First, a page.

Union Telecommunications Minister Manoj Sinha has said that his ministry would not stand in the way of disruptive technological innovations that benefit customers.
In his first media interview after taking charge of his new portfolio in July, the minister, who also retains the other critical infrastructure portfolio of MoS Railways, said telecommunications is a ministry "related to technology" and so it will never stand in the way of innovations. "It is unthinkable," he said categorically, unless, of course, such technologies compromised national security or were inimical to national interest.
Consumer interest, he said, would be the corner-stone of his ministry’s approach to new technologies. Asked about the resistance to disruptive innovations like WhatsApp, Skype or Messenger from telecom service providers, Sinha said it would wrong of the government to deny benefits of technological innovations to consumers.
Asked if he is optimistic about achieving the revenue target of Rs 5.5 lakh crore from the upcoming spectrum auctions in September, the minister said that the negative impression created about the high reserve price would not be a hurdle in attaining his target. I believe that in the auction, spectrum other than 700 MH will be sold well. Spectrum of 700 MH will also attract good bidding. If some people are trying to create a negative atmosphere about the reserve price, they will not succeed. They have to understand that people will get good service only when the service provider has enough spectrum. The finance ministry has set a revenue target for us. I am certain that we will meet that.”
He ruled out any change in the reserve price. “If we make any changes now, people will say “khel ho gaya (it is bungled),” he said.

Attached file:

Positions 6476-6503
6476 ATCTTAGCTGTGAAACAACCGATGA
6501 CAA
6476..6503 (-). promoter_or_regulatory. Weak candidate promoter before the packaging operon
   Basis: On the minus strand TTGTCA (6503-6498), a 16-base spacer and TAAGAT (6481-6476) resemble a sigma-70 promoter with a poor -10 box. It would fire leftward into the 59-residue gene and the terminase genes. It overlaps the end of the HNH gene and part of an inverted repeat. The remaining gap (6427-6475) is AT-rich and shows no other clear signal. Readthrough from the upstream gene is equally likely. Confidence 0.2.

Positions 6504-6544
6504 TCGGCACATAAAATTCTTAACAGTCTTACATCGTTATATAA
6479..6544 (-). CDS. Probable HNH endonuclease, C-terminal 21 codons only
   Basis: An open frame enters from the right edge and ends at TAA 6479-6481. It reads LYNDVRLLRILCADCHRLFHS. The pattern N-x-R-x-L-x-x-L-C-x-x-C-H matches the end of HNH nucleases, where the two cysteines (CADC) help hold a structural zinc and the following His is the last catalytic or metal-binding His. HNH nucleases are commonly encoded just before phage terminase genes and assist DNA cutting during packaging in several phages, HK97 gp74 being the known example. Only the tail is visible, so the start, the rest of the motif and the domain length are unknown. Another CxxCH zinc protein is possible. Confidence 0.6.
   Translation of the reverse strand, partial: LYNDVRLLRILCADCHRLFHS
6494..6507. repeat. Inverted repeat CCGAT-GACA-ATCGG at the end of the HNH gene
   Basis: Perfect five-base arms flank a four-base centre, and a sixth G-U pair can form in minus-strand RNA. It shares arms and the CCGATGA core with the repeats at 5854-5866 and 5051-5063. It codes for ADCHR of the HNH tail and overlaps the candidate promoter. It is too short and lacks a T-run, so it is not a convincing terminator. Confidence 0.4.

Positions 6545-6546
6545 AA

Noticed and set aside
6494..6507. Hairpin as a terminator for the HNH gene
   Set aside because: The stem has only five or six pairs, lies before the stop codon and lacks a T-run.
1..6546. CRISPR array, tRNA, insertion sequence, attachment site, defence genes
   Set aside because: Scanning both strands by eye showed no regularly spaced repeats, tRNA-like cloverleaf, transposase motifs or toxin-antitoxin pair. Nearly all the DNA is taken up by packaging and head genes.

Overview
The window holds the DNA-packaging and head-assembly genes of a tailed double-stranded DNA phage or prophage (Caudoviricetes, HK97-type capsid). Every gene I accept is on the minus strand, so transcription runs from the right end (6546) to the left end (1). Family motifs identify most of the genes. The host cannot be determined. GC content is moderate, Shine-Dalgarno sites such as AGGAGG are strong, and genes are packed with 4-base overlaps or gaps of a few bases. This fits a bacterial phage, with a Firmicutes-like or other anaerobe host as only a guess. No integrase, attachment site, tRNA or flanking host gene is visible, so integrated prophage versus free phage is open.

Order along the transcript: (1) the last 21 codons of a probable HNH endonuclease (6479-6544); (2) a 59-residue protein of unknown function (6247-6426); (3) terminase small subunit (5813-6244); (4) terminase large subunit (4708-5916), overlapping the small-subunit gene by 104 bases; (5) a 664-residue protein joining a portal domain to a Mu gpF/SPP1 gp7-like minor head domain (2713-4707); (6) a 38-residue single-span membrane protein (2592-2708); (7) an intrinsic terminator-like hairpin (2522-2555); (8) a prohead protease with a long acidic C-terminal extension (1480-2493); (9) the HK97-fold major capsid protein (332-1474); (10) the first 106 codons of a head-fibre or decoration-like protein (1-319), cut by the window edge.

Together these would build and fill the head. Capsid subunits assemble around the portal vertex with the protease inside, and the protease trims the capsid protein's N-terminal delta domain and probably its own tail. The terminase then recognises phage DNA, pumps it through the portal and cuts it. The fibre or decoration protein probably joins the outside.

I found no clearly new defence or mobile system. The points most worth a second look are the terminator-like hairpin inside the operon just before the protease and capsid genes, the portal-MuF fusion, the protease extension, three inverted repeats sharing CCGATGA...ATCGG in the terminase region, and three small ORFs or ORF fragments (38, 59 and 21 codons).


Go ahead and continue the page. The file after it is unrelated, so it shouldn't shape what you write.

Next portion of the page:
He disabused the cellular operators about the notion that the Telecom Regulatory Authority of India (Trai) was acting in a partisan manner to favour new entrants. “I told them that Trai and the government would act in interest of consumers and there would be no discriminatory behavior in favour or against anyone,” he said.
Referring to the government’s attempt to bring uniformity in spectrum usage charges (SUC), Sinha said that the government has been talking to cellular operators to align with global practice in the matter. "I do not think that they would have serious objections. Their posturing might be different in the media. But once we move towards uniformity, they will fall in line.“
The minister assured that the inconvenience cause by call-drops would be substantially reduced in next four months. He said that the industry would be investing over Rs 20,000 crore to set up new mobile towers and improve technologies along with availability of spectrum to overcome this major deficiency.
Sinha was particularly enthusiastic about the government’s ambitious scheme to provide broadband across the country and connect remote villages with interet in order to provide world-class education, information on agriculture, good content and entertainment. “We are committed to do it ourselves even if there is some hesitation on the part of private players,” he said when asked if his plan could succeed without participation of private players.
Referring to revival of BSNL and MTNL, Sinha said that his ministry has been working out an action plan to resuscitate both the PSUs and make them efficient and competitive to survive in the sector. “Their existence is healthy for the competition,” he said referring to BSNL’s renewed efforts to increase landline penetration. “. From August 15, they are going to make landline free on Sundays and provide landline connections at just Rs 49 per month."